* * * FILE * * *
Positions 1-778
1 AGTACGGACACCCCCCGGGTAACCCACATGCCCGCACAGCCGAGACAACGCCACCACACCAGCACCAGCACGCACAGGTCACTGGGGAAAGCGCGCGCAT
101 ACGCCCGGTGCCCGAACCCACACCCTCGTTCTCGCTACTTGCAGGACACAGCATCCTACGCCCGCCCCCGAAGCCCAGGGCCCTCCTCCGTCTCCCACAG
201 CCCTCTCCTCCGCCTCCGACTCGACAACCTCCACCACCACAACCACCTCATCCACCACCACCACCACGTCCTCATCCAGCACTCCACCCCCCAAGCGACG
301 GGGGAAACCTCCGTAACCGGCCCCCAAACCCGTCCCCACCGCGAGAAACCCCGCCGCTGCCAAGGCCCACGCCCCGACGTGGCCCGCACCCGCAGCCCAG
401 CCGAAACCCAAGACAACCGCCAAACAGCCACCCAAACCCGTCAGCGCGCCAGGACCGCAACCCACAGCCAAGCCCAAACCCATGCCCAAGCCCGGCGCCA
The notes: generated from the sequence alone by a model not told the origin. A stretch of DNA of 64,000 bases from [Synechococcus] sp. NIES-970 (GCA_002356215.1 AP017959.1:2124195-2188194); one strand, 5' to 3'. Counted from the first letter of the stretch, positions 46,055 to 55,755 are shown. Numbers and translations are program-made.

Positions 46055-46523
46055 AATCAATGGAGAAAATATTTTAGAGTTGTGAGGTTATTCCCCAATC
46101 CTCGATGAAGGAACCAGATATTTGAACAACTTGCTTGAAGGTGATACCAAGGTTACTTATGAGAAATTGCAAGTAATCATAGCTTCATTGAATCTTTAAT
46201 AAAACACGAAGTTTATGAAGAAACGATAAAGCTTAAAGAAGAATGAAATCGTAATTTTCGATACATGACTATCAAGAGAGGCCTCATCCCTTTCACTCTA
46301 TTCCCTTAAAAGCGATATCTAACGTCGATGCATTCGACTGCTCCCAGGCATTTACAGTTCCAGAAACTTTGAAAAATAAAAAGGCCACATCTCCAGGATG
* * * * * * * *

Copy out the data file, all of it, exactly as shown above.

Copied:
Positions 1-778
1 AGTACGGACACCCCCCGGGTAACCCACATGCCCGCACAGCCGAGACAACGCCACCACACCAGCACCAGCACGCACAGGTCACTGGGGAAAGCGCGCGCAT
101 ACGCCCGGTGCCCGAACCCACACCCTCGTTCTCGCTACTTGCAGGACACAGCATCCTACGCCCGCCCCCGAAGCCCAGGGCCCTCCTCCGTCTCCCACAG
201 CCCTCTCCTCCGCCTCCGACTCGACAACCTCCACCACCACAACCACCTCATCCACCACCACCACCACGTCCTCATCCAGCACTCCACCCCCCAAGCGACG
301 GGGGAAACCTCCGTAACCGGCCCCCAAACCCGTCCCCACCGCGAGAAACCCCGCCGCTGCCAAGGCCCACGCCCCGACGTGGCCCGCACCCGCAGCCCAG
401 CCGAAACCCAAGACAACCGCCAAACAGCCACCCAAACCCGTCAGCGCGCCAGGACCGCAACCCACAGCCAAGCCCAAACCCATGCCCAAGCCCGGCGCCA
The notes: generated from the sequence alone by a model not told the origin. A stretch of DNA of 64,000 bases from [Synechococcus] sp. NIES-970 (GCA_002356215.1 AP017959.1:2124195-2188194); one strand, 5' to 3'. Counted from the first letter of the stretch, positions 46,055 to 55,755 are shown. Numbers and translations are program-made.

Positions 46055-46523
46055 AATCAATGGAGAAAATATTTTAGAGTTGTGAGGTTATTCCCCAATC
46101 CTCGATGAAGGAACCAGATATTTGAACAACTTGCTTGAAGGTGATACCAAGGTTACTTATGAGAAATTGCAAGTAATCATAGCTTCATTGAATCTTTAAT
46201 AAAACACGAAGTTTATGAAGAAACGATAAAGCTTAAAGAAGAATGAAATCGTAATTTTCGATACATGACTATCAAGAGAGGCCTCATCCCTTTCACTCTA
46301 TTCCCTTAAAAGCGATATCTAACGTCGATGCATTCGACTGCTCCCAGGCATTTACAGTTCCAGAAACTTTGAAAAATAAAAAGGCCACATCTCCAGGATG